Infrastructure, Dividends and Path Dependence

Infrastructure, Dividends and Path Dependence

A new paper from EDHEC Infrastructure Institute-Singapore argues that infrastructure firms represent a unique business model, one with lower revenue volatility, higher payouts, and substantially lower correlation with the business cycle than other firms. An “infrastructure firm” for purposes of this discussion is either a special purpose vehicle created in the context of a specific infrastructure project; a firm that conducts specific infrastructure-related activities, such as a port or an airport; or a regulated utility.

Along the way to making its points the paper also speaks, if only briefly, to an idea at the core of behavioral economics and finance: path dependence. But more of that in time.

Investors and Regulators  

EDHECinfra prepared this paper in partnership with the Long-Term Infrastructure Investors Association, an organization of investors with a sum of $5 trillion in assets under management.

In a press release that accompanied the paper, LTIIA chairman and CEO Thierry Déau said: “Not only can this research benefit investors in their profile decisions; it can also help build a deeper alignment between infrastructure investors and regulators.”

The publication, “Revenue and dividend layouts in privately held infrastructure investments,” by Frédéric Blanc-Brude, Majid Hasan, and Tim Whittaker, focuses on firms situated in the United Kingdom, because the UK offers “the largest, longest and most coherent set of infrastructure cash flow data available at this time.” Also, by confining the study to a single currency and regulatory environment, the authors avoid the need to control for those dimensions in their analysis.

Six Conclusions

Each infrastructure firm in the EDHECinfra database was, for purpose of this study, matched with a “nearest neighbor” non-infrastructure firm for control purposes. The matching was based on total asset size, leverage, and profitability.

As a consequence of their statistical analyses, the authors came to six conclusions:

  • Infrastructure firms have lower revenues and profits per dollar invested than the paired firm;
  • They have significantly lower volatility of revenues and profits, in the aggregate and “at each point in investment and calendar time”;
  • Infrastructure firms have a dynamic lifecycle, that is, the unit revenues and profits evolve by an order of magnitude over the investment cycle;
  • Their revenues and profits are not tied, or at worst not closely tied, to the business cycle;
  • The probability of positive equity payouts is high; finally;
  • Equity payout ratios and considerably higher than in the relevant control groups.

Trading one Cycle for Another

The third and fourth of those points are closely related. One might roughly say that because infrastructure firms tie their fate to their own lifecycle, they gain some independence of the business cycle. Statistically speaking, four proxies of the business cycle highly correlated to one another [calendar year dummies, GDP, retail prices, and the Fama-French market factors] “have limited or no explanatory value with respect to the variance of revenues in infrastructure assets….” Thus, infrastructure can serve a portfolio manager as a powerful diversifier.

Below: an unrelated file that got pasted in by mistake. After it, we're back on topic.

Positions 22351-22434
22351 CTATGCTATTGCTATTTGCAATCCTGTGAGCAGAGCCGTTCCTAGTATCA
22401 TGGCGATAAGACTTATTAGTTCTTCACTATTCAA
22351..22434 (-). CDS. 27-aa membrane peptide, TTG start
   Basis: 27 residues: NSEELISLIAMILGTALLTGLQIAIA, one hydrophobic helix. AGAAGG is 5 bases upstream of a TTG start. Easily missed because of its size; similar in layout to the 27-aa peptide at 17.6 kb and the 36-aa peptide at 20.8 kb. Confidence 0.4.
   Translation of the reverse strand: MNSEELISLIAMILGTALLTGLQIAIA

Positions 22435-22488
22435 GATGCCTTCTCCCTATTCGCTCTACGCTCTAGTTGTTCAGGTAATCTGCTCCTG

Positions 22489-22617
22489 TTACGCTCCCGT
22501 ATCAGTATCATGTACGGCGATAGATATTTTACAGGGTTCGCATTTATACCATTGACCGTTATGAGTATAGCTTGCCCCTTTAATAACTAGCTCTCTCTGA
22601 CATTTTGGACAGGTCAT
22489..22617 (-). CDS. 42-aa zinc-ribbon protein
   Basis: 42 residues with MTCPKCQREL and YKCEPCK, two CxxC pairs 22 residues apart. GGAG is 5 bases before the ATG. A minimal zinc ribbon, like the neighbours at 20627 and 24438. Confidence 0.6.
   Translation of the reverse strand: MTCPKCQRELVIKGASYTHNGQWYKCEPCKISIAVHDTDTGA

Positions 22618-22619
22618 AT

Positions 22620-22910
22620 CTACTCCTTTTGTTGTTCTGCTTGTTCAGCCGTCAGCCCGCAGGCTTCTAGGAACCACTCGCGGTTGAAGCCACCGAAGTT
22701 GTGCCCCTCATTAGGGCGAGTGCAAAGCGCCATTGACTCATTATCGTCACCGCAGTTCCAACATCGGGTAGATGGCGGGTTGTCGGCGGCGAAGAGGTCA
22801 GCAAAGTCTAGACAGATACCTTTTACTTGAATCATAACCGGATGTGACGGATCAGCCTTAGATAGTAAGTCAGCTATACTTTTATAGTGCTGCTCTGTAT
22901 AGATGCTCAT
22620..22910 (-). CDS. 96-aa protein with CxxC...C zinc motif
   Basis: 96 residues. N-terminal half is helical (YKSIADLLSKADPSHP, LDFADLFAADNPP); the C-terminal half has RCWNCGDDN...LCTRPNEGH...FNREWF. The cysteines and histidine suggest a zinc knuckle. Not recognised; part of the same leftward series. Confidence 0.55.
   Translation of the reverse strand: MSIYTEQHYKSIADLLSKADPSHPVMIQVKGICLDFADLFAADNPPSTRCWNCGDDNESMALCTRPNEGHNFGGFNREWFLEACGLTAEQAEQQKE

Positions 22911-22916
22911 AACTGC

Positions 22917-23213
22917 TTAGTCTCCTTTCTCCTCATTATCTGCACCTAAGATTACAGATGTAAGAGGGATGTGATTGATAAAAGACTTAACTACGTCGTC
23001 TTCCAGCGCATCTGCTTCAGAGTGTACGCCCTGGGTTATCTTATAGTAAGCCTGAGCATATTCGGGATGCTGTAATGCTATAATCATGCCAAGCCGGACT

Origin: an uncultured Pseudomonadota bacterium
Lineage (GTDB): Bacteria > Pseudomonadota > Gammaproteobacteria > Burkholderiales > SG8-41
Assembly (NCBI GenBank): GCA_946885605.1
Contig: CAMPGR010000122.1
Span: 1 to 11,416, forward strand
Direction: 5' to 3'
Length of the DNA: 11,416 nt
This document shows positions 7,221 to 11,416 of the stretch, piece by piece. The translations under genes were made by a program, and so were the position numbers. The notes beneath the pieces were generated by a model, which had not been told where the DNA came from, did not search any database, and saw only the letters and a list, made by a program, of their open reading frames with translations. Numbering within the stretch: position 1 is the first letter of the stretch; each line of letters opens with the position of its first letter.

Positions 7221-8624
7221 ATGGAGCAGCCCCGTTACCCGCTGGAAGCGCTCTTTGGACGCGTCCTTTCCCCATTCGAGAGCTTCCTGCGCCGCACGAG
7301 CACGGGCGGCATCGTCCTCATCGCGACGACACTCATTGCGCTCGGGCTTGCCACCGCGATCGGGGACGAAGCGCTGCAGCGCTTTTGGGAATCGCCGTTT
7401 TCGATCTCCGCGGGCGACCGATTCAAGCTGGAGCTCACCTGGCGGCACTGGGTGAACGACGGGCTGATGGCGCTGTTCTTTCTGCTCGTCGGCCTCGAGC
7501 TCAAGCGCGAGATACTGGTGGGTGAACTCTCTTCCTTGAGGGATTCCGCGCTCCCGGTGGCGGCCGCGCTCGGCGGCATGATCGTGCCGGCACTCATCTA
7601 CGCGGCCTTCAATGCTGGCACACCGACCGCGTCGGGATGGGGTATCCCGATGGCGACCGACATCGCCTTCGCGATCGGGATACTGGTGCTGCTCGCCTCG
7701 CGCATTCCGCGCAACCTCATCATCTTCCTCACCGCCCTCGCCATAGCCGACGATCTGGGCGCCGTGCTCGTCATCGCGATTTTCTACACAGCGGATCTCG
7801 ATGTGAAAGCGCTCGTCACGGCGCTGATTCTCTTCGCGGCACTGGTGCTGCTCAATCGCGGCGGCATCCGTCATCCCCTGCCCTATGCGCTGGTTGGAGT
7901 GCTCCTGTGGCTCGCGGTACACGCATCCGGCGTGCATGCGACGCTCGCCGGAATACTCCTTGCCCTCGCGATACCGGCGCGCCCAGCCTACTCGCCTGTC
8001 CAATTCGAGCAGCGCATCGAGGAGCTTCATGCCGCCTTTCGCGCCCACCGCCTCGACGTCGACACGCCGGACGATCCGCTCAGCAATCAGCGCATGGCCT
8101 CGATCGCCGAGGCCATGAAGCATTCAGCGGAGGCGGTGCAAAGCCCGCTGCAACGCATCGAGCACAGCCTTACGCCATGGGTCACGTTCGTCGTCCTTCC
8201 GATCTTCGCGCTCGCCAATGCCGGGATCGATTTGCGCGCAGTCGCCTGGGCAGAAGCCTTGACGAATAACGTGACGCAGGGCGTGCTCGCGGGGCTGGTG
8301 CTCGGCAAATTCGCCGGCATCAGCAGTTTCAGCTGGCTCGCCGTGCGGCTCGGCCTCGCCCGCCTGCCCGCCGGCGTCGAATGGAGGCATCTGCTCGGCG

It is in considering the equity payout process, referenced in the fifth and sixth of the bullet points above, that we come to the issue of path dependence.

Path dependence is a concept developed within the subculture of behavioral economics. It refers to the sometimes nonrational and generally unanticipated ways in which later choices are affected by earlier choices. One classic example is the continued use of the QWERTY keyboard in all sorts of devices and virtual displays today, though its creation in the early days of the typewriter is shrouded in mystery.

Joan Robinson anticipated the development of the idea of path dependency in the 1970s, when she wrote, “Once we admit that an economy exists in time, that history goes one way, from the irrevocable past into the unknown future, the concept of equilibrium … become untenable.” Robinson believed that path dependence was so important that it required a rethinking of the foundations of economics as a science.  Blanc-Brude et al have no need to go that far. They do observe, though, that there is strong evidence of path dependency in this respect: “those [infrastructure] firms that begin to pay dividends early their life are more likely to be paying dividends later on.”

This is odd, because infrastructure firms are “private firms with concentrated ownership.” The usual explanation for path dependence, that is for “stickiness,” in the level of dividend payouts, is premised upon publicly listed firms and/or distributed ownership. Stickiness is said to mitigate the agency costs inherent in the relationship between a small management group and a large ownership group.

So: why do infrastructure firms, for whom the agency cost explanation doesn’t fit, nonetheless show this path dependency? The study gives no definitive answer to that question, beyond the suggestion that such a constant payout path in a standalone infrastructure product “could be interpreted” as a measure of the project’s success.  It seems a fitting topic for further research.

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